Zephaniah Swift's First Legal
Texts in America
Judge Swift has been
praised as one of the greatest early American jurists by Wesley W.
Horton in his book, The Connecticut State Constitution. Swift
studied at Yale before entering the practice of law, and represented
the town of Windham in the General Assembly of Connecticut. He was
elected to the U.S.
Congress where he served from 1787 to 1793. A
brief paragraph in the Biographical Directory of the United
States Congress states he "also engaged in literary pursuits."
More specifically, Swift
wrote the first legal treatise published in America. This work, A
System of the Law of the State of Connecticut, published in
1795, presents Swift's observations on government, the constitution
of the state, and differences between English and American common
law. In 1810, Swift published the first treatise on the law of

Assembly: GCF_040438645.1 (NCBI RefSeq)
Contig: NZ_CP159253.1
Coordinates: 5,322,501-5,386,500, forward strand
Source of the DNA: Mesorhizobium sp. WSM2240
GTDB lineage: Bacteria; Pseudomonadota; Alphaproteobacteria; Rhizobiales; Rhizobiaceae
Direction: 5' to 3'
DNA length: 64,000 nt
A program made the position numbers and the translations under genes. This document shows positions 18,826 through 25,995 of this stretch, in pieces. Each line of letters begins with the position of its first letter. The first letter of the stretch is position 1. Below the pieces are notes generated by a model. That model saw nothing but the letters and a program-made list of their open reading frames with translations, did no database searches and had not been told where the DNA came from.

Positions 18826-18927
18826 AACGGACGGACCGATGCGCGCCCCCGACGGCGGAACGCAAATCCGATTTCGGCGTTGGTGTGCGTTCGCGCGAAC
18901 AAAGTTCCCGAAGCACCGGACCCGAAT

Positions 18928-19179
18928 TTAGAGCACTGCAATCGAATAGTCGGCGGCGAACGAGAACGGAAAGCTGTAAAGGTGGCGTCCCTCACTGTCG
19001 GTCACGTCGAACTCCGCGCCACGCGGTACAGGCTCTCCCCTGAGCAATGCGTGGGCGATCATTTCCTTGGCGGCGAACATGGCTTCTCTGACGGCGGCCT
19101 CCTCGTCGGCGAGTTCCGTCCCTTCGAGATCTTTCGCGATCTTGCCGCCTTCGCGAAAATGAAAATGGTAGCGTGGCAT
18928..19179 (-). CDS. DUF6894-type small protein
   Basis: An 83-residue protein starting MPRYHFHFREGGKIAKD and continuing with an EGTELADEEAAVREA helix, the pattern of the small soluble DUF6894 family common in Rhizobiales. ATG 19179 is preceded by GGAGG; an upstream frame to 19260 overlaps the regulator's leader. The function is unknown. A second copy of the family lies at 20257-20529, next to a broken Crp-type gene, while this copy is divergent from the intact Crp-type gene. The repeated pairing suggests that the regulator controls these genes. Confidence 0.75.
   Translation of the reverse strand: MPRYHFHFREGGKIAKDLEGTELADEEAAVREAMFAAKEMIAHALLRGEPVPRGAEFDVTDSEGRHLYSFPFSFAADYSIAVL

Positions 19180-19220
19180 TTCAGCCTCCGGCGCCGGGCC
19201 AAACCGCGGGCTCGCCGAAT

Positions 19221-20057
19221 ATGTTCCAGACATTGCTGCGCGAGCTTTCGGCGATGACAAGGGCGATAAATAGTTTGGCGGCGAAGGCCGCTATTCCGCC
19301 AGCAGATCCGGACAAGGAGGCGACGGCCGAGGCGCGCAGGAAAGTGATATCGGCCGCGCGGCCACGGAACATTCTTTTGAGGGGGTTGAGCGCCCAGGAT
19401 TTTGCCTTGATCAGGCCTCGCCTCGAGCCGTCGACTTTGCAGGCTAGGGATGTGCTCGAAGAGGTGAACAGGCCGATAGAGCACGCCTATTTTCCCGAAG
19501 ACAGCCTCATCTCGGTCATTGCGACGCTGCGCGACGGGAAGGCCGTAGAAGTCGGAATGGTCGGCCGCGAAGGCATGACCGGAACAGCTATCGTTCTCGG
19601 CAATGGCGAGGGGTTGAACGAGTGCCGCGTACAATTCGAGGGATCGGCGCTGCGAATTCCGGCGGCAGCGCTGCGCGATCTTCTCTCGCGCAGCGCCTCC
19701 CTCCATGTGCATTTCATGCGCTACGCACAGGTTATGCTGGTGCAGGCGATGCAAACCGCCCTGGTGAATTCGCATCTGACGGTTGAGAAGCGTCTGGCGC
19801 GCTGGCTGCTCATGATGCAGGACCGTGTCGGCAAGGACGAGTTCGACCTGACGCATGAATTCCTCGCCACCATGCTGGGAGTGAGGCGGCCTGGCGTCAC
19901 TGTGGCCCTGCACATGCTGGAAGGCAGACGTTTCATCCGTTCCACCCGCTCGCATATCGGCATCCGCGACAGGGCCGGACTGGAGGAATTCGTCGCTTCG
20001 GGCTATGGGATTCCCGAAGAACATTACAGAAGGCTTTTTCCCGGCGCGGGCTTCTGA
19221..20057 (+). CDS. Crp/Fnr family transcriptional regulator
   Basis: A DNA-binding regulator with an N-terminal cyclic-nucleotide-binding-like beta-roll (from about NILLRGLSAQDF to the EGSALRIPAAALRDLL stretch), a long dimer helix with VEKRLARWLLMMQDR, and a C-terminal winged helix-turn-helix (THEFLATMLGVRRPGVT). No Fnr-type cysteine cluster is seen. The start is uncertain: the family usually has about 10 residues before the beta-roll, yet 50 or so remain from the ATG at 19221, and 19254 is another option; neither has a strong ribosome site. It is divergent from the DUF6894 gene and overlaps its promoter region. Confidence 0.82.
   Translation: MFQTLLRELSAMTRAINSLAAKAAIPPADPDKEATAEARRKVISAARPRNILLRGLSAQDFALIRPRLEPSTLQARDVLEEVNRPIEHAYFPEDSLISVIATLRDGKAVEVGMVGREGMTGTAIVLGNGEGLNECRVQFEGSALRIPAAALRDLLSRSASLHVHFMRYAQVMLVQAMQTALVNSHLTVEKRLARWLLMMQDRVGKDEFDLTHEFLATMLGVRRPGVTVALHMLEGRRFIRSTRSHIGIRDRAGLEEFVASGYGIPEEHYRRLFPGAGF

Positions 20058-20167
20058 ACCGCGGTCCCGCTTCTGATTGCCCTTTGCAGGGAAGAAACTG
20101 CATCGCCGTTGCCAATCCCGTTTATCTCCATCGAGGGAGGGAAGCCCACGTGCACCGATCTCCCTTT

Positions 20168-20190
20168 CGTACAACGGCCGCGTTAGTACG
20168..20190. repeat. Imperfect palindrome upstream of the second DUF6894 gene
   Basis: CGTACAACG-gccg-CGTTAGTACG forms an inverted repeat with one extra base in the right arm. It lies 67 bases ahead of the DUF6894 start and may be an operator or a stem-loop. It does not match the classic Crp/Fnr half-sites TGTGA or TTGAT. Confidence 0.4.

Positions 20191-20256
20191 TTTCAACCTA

Appointed a judge of the
Superior Court in 1801, Swift rose to the position of Chief Judge in
1815. Judge Swift sometimes generated controversy as in Lung's
Case, 1 Conn. 428 (1815). Peter Lung was convicted of murder and
sentenced to death, with Swift as one of the three presiding judges.
Lung appealed to the State Legislature and, citing irregularities in
the grand jury proceedings, the Assembly ordered a new trial. Judge
Swift published a pamphlet criticizing the action stating in part,
"...the legislature should never encroach on the judiciary..."
With the adoption of the
Connecticut Constitution of 1818, Judge Swift lost his position on
the bench, and returned to Windham to represent the town once again
in the General Assembly. During this time, he completed his best
known work, A Digest of the Laws of the State of Connecticut.
Swift's digest and his judicial opinions are still cited today.
For further discussions
of Judge Zephaniah Swift and the legal developments of the time, see
19 Conn. Bar J. 181, and 27 Conn. Bar J. 419.
of Connecticut Legal History